Britain gave Israel plutonium in 1960s - report
Britain secretly supplied Israel with a small amount of plutonium in 1966 despite a warning from intelligence officials that it could help develop a nuclear bomb, BBC television reported on Thursday.
Britain also made hundreds of shipments of restricted materials to Israel in the 1960s which could have aided a nuclear arms programme, the BBC said in a summary of a report to be shown on its Newsnight programme later in the evening.
The Labour government under Prime Minister Harold Wilson sold Israel lithium compounds which would have enabled it to make weapons 10 times as powerful as the first atom bomb dropped on the Japanese city of Hiroshima in 1945, the BBC said.
Israel is widely believed to have the Middle East's only atomic arsenal but it neither confirms nor denies this under an 'ambiguity' policy billed as a safeguard against arms races in the Middle East.
Newsnight said its investigation, based on previously secret documents released under freedom of information laws, had shown Israel asked Britain for 10 milligrams of plutonium in 1966.
Although Israel would have needed almost 5 kg of plutonium for an atom bomb, British officials were warned the amount had "significant military value" and could be used in experiments to speed up the development of nuclear arms, according to the BBC.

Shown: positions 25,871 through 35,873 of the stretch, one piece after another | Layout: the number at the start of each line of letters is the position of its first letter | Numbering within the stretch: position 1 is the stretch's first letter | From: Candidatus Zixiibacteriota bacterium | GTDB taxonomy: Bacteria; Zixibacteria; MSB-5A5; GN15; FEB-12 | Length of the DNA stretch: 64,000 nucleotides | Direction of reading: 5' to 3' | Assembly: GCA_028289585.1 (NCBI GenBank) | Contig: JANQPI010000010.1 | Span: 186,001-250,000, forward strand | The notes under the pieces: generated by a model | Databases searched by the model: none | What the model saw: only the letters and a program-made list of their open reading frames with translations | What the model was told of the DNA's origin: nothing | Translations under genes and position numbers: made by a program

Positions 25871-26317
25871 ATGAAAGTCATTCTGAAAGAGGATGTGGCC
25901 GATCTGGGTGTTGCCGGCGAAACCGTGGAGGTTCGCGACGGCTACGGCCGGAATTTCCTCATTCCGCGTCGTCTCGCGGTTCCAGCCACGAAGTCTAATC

The Foreign Office and the Ministry of Defence opposed the request but it was pushed through by Mike Michaels, a Jewish civil servant in the Ministry of Technology, the BBC said.
Tony Benn, who served as technology minister under Wilson, said he had no knowledge of the decision although he had suspected civil servants were doing deals behind his back.
"I'm not only surprised, I'm shocked," he told the BBC. "It never occurred to me they would authorise something so totally against the policy of the government."
Britain's Foreign Office had no immediate comment on the BBC report.
Israel established its main nuclear reactor outside the desert town of Dimona in the 1950s, primarily with French help. Historians believe resources for the plant were also obtained from elsewhere in Europe and from North America.
Based on revelations made by former Dimona technician Mordechai Vanunu to a British newspaper in 1986, independent experts concluded that Israel has amassed as many as 200 nuclear warheads using uranium and plutonium.
The founder of Israel's government arms manufacturer Rafael said in his memoir that on the eve of the 1967 Middle East war his designers managed to assemble a working 'system' -- a euphemism now widely believed to refer to the Jewish state's first nuclear bomb.
Last year Newsnight reported that in the late 1950s Britain provided Israel with 20 tonnes of heavy water which it needed to start up the Dimona reactor.
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